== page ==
On the road the Princetons put performance above all and are stiff, noticeably stiff. Laterally and vertically these wheels felt responsive and rigid, even with 32mm tires. This means that even on endurance bikes you get a race-like feel and a bit more road feedback. Many testers liked that feeling, as it offers the sensation of speed as well as the result.

Flats, high speed, cornering and descending all had one thing in common—noticeable performance uptick. Larger tires (28-32mm) at lower pressure felt very good by letting the tire handle the compliance duties, while the wheelset maintained a constant and stable base. At 1521 grams, the Princetons wouldn’t be confused with ultra-lightweight climbing wheels, but owing to their rigidity they got good marks for hard efforts.


Corima’s G30.5 wheels come with Stan’s rim tape and valves pre-installed. It’s a small but worthy acknowledgment that the French brand has been taking notes for one of their initial tubeless-ready wheelsets. We opted for the recommended Continental Grand Prix TL tires and were met with a straight-forward mounting process that’s finger-friendly and completed without tire irons. Given their tubeless nature and an air compressor, it provided the pressure du jour.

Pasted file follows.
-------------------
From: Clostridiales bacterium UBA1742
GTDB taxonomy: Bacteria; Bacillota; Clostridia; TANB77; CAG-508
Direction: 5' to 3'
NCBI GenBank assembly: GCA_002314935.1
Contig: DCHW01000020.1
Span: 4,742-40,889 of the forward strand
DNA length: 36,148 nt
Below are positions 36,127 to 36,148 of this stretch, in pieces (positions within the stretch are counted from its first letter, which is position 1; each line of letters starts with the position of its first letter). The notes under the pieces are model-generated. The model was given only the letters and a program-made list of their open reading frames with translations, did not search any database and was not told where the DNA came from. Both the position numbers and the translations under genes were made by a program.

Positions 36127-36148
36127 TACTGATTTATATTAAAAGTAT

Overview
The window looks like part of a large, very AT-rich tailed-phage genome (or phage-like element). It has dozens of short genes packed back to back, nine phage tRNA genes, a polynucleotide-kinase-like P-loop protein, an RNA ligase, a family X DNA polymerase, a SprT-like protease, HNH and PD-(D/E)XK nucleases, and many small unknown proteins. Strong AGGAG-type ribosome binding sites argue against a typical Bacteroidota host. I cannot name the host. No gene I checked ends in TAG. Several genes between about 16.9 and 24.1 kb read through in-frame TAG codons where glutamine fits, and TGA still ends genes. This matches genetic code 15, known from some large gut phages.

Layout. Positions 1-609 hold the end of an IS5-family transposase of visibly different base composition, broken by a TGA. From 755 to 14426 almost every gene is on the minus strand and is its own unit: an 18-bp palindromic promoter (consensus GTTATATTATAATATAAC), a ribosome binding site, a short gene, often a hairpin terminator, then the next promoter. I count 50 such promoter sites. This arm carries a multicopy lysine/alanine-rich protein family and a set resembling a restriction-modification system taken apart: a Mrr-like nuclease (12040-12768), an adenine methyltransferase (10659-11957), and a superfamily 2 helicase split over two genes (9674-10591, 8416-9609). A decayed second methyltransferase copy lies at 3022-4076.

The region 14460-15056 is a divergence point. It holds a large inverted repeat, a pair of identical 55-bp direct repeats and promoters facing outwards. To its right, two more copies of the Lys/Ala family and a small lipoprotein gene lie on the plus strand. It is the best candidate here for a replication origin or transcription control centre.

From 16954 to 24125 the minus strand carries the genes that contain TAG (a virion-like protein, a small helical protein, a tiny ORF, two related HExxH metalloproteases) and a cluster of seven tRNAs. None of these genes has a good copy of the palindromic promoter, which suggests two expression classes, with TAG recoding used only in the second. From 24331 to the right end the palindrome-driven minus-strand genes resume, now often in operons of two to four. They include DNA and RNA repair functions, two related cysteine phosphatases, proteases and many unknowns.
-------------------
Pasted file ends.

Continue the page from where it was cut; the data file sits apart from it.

Initially, we noticed the greater feeling of grip with 25mm (measured 27mm) tires the Corimas provided over a narrower rim and tire setup. This allows much more confidence in corners due the handling characteristics of the tire for those upgrading to a wider rim.

Hard efforts are reciprocated by the shallow 30.5mm carbon rim. The rim flexes vertically with impressive compliance while maintaining lateral stiffness. Vibrations from small cracks and road imperfections are absorbed efficiently compared to narrower rims with 25mm tires. Longer rides are aided by the increased impact reduction provided by the extra vertical compliance.